Are you in the market for a new job? Millions are in the wake of the COVID-19 pandemic. You might feel desperate, but wise applicants know that working for a company that reflects their values will lead to higher long-term satisfaction and success than jumping at the first opportunity.
How can you tell if a potential employer values diversity? While there are no hard and fast rules, you can get a general impression of an organization through public information. You might need to do a little investigative research if you’re unsure, but the most successful businesses often make hiring staff members from a variety of backgrounds a priority.
1. They Have Positive Reviews on Social Media
You can learn a lot from social media. Why else do you think employers use it to learn about you?
You do have to take negative reviews with a grain of salt. According to the White House Office of Consumer Affairs, dissatisfied customers tell between nine and 15 people about their experience, while happy folks tell only a few. However, if you notice that a company has a history of complaints stretching back several years, it should give you pause.
2. They Have Diversity in Leadership
Many companies post the biographies of top-level executives on their websites. Take the time to review them. Does the executive suite look like a bunch of dead presidents, or do you see all backgrounds represented?
Leadership matters, and this exercise can reveal much about the long-term viability of the organization. A recent study by Boston Consulting Group shows that companies with diverse leadership teams have 19% higher revenue due to innovation. Maybe you are in the market for a job due to losing your former position amid the pandemic. You don’t need the trauma of getting hit by a round of layoffs soon after you start something new.
3. Their Mission Statement Includes Embracing Diversity
What is the mission statement of the organization where you are applying? You should know for two reasons — it shows you did your homework at your interview and reveals the values of the company. You can often find this information on the business’s website, but you have to learn to speak the language. They may include the data on the “about us” page, or you may have to look for the words “investor relations” or “company info.”
4. They’re Transparent About Their Business Practices
Companies need to exercise discretion when it comes to trade secrets lest they lose business to their competitors. However, when it comes to how they treat their employees, the more transparent they are, the better. Consider it a green flag if they highlight their diversity practices on their website.
If possible, try to talk to former employees. LinkedIn is a superb resource for finding alumni. Send a polite message telling them you’re considering accepting a position and ask what their favorite and least-favorite part of their previous job was. Many states have implemented laws restricting the ability of companies to demand confidentiality in separation agreements, so you might get an invaluable insight into daily practices.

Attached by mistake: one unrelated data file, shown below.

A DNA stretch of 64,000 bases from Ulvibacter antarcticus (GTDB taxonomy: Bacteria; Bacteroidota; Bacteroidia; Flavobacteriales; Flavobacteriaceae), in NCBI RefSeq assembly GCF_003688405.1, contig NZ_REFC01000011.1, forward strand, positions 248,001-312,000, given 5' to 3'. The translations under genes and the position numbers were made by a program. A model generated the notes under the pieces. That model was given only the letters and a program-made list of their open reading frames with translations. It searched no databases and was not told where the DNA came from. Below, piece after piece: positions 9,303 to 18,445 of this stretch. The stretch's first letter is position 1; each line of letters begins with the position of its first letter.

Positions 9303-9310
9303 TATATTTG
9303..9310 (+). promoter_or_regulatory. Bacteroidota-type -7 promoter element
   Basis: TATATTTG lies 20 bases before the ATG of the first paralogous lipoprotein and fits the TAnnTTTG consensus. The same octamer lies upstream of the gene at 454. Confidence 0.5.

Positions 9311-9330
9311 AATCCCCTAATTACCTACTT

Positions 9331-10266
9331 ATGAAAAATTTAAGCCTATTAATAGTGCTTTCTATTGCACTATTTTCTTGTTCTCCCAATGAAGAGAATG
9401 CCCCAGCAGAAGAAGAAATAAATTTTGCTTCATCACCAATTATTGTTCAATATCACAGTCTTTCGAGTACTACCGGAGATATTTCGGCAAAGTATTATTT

5. Their Salary and Benefits Packages Represent Inclusivity
Platitudes don’t pay the bills. Let’s face it — in the United States’ extreme capitalistic society, money talks louder than pleasant-sounding statements on websites and press releases. Does the company’s salary and benefits package represent diversity and inclusion? How can you tell a business’s value system from a job offer? Here are some clues:
Do they pay a living wage for the region? A job that pays $16 an hour might pay the bills in Birmingham but create severe economic hardship in Seattle.
Do they offer comprehensive health benefits? Fair or not, the burden of providing insurance coverage in America falls on the shoulders of employers and individuals. Does the company offer a plan that employees can realistically use, or do they offer only high-deductible programs, if any? If the firm is small, it might not have the funds to cover the burden. They should, at a minimum, offer an employee wellness plan with low-cost options for care.
Do they treat staff like human beings? Employers who value diversity know that kids sometimes get sick and need a parent’s care, that medical specialists don’t provide weekend appointments and that your car lacks a hover feature to soar you over traffic jams. They offer flextime and remote work options that let staff members be human, not automatons who punch in precisely at nine and perform mechanically until five.
Will Your New Employer Value Diversity? Look for These Five Signs
When you seek new employment, you want to find a company that reflects your values. Diverse teams produce more and enjoy improved financial success — so proactively seek out businesses that embrace this core value.